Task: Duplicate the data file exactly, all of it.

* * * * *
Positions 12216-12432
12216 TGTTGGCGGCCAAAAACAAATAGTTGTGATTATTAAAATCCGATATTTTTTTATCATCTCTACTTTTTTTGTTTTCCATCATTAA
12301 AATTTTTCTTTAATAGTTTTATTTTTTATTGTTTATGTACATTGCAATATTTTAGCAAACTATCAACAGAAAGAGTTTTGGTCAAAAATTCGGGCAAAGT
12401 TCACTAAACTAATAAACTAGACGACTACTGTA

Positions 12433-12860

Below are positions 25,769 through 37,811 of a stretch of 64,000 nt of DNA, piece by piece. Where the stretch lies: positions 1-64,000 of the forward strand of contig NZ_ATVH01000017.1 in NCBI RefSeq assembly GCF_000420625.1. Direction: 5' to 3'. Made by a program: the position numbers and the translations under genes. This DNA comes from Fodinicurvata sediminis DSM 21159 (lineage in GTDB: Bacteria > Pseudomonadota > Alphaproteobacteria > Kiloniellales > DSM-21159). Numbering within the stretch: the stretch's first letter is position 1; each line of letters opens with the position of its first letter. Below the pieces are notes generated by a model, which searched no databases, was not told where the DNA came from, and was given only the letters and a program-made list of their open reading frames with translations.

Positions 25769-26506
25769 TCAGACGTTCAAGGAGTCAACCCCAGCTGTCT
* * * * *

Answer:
Positions 12216-12432
12216 TGTTGGCGGCCAAAAACAAATAGTTGTGATTATTAAAATCCGATATTTTTTTATCATCTCTACTTTTTTTGTTTTCCATCATTAA
12301 AATTTTTCTTTAATAGTTTTATTTTTTATTGTTTATGTACATTGCAATATTTTAGCAAACTATCAACAGAAAGAGTTTTGGTCAAAAATTCGGGCAAAGT
12401 TCACTAAACTAATAAACTAGACGACTACTGTA

Positions 12433-12860

Below are positions 25,769 through 37,811 of a stretch of 64,000 nt of DNA, piece by piece. Where the stretch lies: positions 1-64,000 of the forward strand of contig NZ_ATVH01000017.1 in NCBI RefSeq assembly GCF_000420625.1. Direction: 5' to 3'. Made by a program: the position numbers and the translations under genes. This DNA comes from Fodinicurvata sediminis DSM 21159 (lineage in GTDB: Bacteria > Pseudomonadota > Alphaproteobacteria > Kiloniellales > DSM-21159). Numbering within the stretch: the stretch's first letter is position 1; each line of letters opens with the position of its first letter. Below the pieces are notes generated by a model, which searched no databases, was not told where the DNA came from, and was given only the letters and a program-made list of their open reading frames with translations.

Positions 25769-26506
25769 TCAGACGTTCAAGGAGTCAACCCCAGCTGTCT